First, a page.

My father fancied himself an outlaw and those of us who knew him experienced his unconventional and oft times above- and outside the law ways. His favorite characters of all time were fictitious outlaw heroes like Josey Wales and the real-life Beat poet Neal Cassady, Jack Kerouac's friend and inspiration for the Dean Moriarty character in On the Road.
From the time my father was a kid, he thrived on make-believe worlds introduced in stories like The Adventures of Tom Sawyer and Treasure Island, Robinson Crusoe and Mutiny on the Bounty.
English: "Copyright © by Warner Bros. Inc." Photographer unknown., Public domain, via Wikimedia Commons
Daddy wrote to one of my brothers that he went to the movies once with his father as a child and the memory stayed with him. “Thunder Road,” circa 1958 starring Robert Mitchum.
“Pop and I saw it at a Drive-in theatre. It was about a man hauling illegal ‘moonshine,’ which was a vital part of the James City County GNP where I lived. About a man breaking the law with dignity. Mitchum - cool as a cucumber.”
When he was a kid, Daddy proclaimed he wanted to be any number of things, but specifically, he wrote:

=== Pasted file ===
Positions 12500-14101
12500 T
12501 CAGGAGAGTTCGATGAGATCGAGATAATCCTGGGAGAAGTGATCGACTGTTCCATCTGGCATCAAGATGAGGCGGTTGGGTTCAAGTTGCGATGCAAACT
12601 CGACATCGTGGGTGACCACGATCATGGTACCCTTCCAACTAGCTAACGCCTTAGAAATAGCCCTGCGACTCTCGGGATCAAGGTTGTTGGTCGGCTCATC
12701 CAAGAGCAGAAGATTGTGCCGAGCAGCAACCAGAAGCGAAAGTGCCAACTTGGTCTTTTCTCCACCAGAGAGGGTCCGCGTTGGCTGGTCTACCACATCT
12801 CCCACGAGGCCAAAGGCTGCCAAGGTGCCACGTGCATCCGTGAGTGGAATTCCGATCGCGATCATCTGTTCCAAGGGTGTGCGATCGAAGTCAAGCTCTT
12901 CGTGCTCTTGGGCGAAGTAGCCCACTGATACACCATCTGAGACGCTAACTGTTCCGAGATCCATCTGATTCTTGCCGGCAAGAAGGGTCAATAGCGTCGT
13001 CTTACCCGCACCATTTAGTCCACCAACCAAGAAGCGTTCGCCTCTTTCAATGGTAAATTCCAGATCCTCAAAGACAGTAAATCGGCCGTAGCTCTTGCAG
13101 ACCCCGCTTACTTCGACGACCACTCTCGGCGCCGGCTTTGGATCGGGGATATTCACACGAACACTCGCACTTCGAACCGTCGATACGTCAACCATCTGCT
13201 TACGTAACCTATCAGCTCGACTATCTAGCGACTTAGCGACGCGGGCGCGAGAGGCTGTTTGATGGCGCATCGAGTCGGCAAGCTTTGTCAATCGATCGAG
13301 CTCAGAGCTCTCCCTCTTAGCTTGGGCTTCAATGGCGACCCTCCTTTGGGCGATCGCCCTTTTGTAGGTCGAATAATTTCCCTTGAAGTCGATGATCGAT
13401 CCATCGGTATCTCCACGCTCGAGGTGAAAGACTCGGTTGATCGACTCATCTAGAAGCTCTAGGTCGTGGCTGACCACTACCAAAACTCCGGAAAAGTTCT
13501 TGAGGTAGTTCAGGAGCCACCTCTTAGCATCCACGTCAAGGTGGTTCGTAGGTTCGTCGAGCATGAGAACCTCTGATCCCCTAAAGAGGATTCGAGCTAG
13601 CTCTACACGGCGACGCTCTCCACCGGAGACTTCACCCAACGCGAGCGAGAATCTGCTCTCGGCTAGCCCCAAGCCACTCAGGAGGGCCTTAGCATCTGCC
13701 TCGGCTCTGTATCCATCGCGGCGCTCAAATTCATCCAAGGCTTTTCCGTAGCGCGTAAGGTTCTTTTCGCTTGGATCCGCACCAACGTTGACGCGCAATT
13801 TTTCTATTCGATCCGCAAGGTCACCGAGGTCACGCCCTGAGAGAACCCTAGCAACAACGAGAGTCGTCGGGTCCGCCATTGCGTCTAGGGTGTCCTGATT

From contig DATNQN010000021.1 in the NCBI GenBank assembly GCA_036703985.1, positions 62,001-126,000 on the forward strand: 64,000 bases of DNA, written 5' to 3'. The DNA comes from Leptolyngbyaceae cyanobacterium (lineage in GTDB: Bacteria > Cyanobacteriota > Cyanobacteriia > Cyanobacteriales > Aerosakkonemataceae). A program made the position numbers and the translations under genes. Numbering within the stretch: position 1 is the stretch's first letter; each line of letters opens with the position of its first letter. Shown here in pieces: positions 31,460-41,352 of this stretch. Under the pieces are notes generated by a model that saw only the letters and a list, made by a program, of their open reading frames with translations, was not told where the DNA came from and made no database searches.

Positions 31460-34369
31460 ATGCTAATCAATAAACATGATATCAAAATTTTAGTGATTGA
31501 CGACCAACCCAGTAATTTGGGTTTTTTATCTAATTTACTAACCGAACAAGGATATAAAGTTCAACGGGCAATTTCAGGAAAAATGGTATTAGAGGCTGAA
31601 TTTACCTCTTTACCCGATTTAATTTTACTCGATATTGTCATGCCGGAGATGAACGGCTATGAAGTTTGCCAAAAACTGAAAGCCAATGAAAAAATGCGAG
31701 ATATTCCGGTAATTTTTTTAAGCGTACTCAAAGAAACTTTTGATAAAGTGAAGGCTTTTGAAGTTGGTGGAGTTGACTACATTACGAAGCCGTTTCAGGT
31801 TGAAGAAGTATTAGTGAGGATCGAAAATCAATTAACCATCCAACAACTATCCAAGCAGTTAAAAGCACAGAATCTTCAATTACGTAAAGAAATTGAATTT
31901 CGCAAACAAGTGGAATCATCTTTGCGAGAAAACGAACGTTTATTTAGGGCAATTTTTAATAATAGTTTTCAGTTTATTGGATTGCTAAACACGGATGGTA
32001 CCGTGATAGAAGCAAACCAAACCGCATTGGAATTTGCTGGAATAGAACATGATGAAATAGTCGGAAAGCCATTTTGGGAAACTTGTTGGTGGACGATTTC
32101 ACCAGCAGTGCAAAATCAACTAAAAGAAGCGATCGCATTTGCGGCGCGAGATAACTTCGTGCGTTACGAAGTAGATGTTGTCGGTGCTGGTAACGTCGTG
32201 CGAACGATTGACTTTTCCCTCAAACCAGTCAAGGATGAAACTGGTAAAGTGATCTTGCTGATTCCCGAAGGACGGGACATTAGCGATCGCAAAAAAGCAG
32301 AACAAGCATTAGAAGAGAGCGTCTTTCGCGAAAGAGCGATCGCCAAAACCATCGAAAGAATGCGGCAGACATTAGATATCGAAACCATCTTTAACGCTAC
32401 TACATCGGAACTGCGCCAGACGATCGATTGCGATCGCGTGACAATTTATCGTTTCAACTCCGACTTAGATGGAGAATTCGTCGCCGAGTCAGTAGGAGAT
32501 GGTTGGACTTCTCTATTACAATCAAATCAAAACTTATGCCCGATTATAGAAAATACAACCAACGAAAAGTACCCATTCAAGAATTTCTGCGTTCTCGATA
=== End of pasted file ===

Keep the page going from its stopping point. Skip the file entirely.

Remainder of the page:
Garbageman. Fisherman. Minister. Hobo (now called homeless person). Professional guitarist or musician. Bum. FREE (above all). Actor. Teacher. Shipmaster.
Post-mortem poetry: Finding father fodder
Not all of my father's poetry is worth sharing. He himself didn't think most of it was all that great. But he put down a lot of that brilliantly mushy alcohol-drenched mind of his in writing and sometimes the essence of him shone through.
As I've been writing this memoir, the words come through a bit louder and clearer, with greater context and clarity after reading dozens of letters and poems and memories collected over the span of more than 50 years from my own missives saved to those written other family members and people close to him.
Here's a poem that surfaced in a beat-up leather satchel recently handed over to my brother after 25 years of safekeeping in the unlikely hands of an old family friend.
"Your dad gave me this bag full of letters and poems and thought it might help me. I don't know why I saved them but here you go," the guy told my brother.
Little did he know the content came at such a good time.
Me and Josey Wales
by F. Edward Clay, Jr. (circa 1990)
We are but we are
slim - humble
(Want ya' to have
this her' ring.
My grandmother giver to me;
long time ago.)
I will blow head off entire if necessary.
Civil War blues
in one fucking day.
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Tuned in, turned on, and writing about things that matter to me.